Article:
In an IRC discussion, the topic of collecting and using reverse test coverage information came up.
First some definitions:
Forward test coverage answers the question:
Given these tests, what part of the codebase gets executed?
Reverse test coverage answers the question:
Given this part of the codebase, which tests execute it?
Most conventional test coverage tools answer the "forward" coverage question: developers want to know what code the tests exercise or miss.
Reverse coverage, by contrast, is relatively specialised. One main application of it is in the context of big, complex, automated integration builds, where you only want to re-run the subset of tests that depend on the code that changed with each commit, rather than the full test suite.
As a result, reverse coverage support tends to be obscure, or locked away inside heavy-weight distributed build systems (such as Google's formerly in-house Bazel).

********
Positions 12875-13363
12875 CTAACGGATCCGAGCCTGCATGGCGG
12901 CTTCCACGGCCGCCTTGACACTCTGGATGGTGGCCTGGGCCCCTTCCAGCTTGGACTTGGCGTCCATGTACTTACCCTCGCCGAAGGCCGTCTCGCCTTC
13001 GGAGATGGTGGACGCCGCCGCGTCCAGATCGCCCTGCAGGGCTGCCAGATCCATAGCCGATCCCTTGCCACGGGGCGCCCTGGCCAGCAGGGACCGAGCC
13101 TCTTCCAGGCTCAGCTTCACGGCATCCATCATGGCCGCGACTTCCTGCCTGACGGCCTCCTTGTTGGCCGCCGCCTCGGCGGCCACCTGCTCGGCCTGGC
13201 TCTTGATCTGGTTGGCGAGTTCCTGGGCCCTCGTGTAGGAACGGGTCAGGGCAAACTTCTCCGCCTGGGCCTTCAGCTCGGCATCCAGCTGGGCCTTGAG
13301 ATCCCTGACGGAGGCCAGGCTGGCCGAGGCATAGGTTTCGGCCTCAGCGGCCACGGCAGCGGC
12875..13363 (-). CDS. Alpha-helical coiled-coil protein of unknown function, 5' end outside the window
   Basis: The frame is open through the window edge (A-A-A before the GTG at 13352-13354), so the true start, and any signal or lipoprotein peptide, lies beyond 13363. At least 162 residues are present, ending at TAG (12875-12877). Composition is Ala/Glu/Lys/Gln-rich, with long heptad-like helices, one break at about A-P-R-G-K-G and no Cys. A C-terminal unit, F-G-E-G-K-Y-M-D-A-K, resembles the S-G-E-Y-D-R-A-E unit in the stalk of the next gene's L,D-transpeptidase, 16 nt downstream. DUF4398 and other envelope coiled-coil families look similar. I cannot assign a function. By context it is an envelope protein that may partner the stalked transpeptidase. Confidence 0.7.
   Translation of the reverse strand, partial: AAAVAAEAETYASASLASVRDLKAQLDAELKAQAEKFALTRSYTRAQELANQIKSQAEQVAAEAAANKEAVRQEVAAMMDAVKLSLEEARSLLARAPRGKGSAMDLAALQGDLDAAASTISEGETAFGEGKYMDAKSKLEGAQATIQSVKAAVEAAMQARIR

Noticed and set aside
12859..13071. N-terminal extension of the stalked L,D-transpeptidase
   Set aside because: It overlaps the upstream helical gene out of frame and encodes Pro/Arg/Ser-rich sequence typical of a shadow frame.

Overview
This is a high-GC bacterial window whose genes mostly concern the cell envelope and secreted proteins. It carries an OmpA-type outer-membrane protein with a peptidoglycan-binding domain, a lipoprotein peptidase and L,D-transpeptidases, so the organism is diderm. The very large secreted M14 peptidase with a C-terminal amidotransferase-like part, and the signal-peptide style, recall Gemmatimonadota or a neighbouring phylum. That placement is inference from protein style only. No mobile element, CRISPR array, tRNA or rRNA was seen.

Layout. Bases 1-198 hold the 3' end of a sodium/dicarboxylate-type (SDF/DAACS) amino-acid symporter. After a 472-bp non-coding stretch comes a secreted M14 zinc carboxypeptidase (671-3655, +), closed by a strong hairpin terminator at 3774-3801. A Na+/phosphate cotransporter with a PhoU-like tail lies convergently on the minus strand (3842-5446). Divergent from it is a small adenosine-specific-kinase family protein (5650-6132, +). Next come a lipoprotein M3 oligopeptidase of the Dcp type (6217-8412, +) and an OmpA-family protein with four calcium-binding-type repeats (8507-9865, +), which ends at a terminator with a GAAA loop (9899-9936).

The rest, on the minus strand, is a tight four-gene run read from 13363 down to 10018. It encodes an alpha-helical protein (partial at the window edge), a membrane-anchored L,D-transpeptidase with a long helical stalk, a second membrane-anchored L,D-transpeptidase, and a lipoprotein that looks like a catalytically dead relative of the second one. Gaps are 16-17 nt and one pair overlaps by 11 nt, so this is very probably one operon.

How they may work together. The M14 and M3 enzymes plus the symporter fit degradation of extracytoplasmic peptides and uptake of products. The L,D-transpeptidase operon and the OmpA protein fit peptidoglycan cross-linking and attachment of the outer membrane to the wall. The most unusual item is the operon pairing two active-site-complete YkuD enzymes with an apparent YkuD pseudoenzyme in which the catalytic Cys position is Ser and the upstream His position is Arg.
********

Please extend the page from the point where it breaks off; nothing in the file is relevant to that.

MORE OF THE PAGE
However, reverse coverage is far from being useful only at that big scale. Imagine being able to:
Those features could be baked into existing tools and test runners (
trial, …), but that might involve a lot of redundant work.
Python already has a de facto standard generic code coverage tool, coverage.py. One of the great things about it that it can invoke any Python tool or script and collect configurable coverage information about its execution, without any special support from the tool being invoked.
Could this same generic approach work for reverse coverage?
https://python-tia.readthedocs.io/ – The generic Test Impact Analysis (TIA) preprocessor for test tools.
This project provides this useful overview of related tools:
This pytest plugin looks like a solid and user-friendly implementation of the idea for faster TDD and CI.